Durban/Gauteng pipeline still three years behind

NERSA to review Transnet’s progress…

engineering news

engineering news

In commenting on NERSA’s decision not to allow Transnet’s application for a 22.6% increase but instead hold this back to 8.5%, Dr Rob Crompton as pipeline regulator was starting a “prudency” review of the Durban/Gauteng fuel pipeline project in view of the fact that it was three years behind.

It was unlikely to catch up and costs had escalated from an original R9.5bn in 2005 (at the last count in 2010) to R23.4bn.  The the overrun was now into unknown realms, he said.

Whilst Transnet has a network of 32 pipelines over 3,800km, the current new multi-product pipeline, or NMPP, has been giving headaches for some considerable time mainly due to its multifaceted product pumping nature.    NERSA said that they were using the word “prudent” because they did not wish to jump to conclusions or make any assessments themselves until the project was complete. The minister of public enterprises has called for an investigation into the escalating costs, meanwhile.

Pipeline volumes declining

It was notable NERSA,  as a whole, has to bear in mind that in the case of the Transnet application for a tariff increase the application was for one year only not multi-year. The worrying factor to NERSA, Rob Crompton said, was that volumes carried on the pipeline were declining – a lot of which was due to the fact that whilst some six grades of petrol, two diesel and also biofuels were carried, there also came a major complication with high and low sulphur content diesel where special tanks and road haulage had to be used.

As an outsider, Dr Crompton said that NERSA could see that Transnet had been asked to quadruple its assets but there had been no injection of capital with the result that Transnet seemed to be building on a “pay as you go “ principle, raising capital where necessary. This was far from satisfactory, he said.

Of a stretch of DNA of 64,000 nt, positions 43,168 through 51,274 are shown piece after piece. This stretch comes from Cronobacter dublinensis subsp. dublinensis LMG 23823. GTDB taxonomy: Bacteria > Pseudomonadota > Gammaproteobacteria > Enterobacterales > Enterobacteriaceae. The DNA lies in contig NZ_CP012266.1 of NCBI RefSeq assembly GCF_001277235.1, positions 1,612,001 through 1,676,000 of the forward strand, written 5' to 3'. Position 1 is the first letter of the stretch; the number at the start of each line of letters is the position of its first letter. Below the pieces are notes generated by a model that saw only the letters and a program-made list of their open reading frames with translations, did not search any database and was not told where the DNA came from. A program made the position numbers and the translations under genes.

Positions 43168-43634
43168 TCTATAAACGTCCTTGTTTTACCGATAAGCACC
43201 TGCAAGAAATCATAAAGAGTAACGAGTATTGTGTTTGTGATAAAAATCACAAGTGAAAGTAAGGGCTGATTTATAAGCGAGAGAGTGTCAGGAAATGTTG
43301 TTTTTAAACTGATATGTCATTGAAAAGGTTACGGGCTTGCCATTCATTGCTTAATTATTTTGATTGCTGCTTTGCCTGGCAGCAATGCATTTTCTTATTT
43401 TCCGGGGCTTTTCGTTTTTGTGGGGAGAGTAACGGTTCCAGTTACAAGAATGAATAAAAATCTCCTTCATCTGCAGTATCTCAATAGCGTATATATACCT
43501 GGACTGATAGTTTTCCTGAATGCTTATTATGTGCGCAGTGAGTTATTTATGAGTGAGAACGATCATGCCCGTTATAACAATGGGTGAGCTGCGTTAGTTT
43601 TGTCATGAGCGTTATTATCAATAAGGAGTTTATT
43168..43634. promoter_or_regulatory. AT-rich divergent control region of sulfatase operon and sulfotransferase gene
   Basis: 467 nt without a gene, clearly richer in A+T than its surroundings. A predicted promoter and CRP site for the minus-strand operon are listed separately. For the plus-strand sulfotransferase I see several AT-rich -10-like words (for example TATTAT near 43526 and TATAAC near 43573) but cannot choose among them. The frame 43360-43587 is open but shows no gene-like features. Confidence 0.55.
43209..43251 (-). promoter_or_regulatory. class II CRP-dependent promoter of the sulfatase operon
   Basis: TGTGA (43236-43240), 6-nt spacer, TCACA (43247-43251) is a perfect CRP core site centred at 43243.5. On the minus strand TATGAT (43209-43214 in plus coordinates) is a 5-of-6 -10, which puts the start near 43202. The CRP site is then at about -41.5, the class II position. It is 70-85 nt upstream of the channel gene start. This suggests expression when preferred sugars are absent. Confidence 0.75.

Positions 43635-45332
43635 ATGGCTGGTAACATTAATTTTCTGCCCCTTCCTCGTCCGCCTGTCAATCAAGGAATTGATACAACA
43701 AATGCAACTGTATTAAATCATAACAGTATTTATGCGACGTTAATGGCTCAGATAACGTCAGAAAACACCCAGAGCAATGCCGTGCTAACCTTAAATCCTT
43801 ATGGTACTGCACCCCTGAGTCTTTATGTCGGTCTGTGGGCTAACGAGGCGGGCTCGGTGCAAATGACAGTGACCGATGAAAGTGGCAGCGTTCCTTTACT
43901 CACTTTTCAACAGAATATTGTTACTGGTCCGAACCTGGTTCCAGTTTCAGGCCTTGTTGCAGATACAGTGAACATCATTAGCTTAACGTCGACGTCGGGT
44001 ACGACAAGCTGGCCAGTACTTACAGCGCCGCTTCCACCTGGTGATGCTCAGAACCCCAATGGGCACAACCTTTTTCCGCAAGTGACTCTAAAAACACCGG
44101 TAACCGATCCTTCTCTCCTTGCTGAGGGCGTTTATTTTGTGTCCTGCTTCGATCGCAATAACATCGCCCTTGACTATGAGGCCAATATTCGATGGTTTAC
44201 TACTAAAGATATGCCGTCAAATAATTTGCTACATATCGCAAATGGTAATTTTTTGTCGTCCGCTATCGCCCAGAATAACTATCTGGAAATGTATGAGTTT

Dr Crompton noted that no further help had been mentioned in the 2013 Budget speech

Fuel price structure complicated

NERSA said that of the nearly thirty items that went to make up the petrol price structure in South Africa, from road accident funding to wholesale margins, only about 16% of the price came in “administered prices” and NERSA, in establishing their views, had only studied one element of this.

He said that in studying Transnet’s application and finally setting a much lower figure, a balance had to be found between the principle adopted of “user pays”, in other words the motorist, and Transnet being able to “claw back” unspent sums or altering over-charged budgets.

Storage nearly finished

nmpp tanksIt was noted, however, that Transnet forecast a 4.6% increase in volumes in 2013/14 and that the tank storage projects at either end of the line should be finished shortly.

NERSA said it was trying to work with the department of energy to get consistent regulations on the whole, or at least a lot more parts, of the entire cost structure but it was unlikely as things stood whether pipeline tariffs would become “multi-year” to assist in longer term planning from what could be seen.

Parliamentarians were complimentary to the NERSA staff on their diligence and producing a result which had helped the consumer in difficult times.

Associated articles archived
http://parlyreportsa.co.za//uncategorized/transnet-says-freight-rail-operations-coming-right/
http://parlyreportsa.co.za//energy/nersa-complains-of-limited-oversight-on-new-oil-pipeline/

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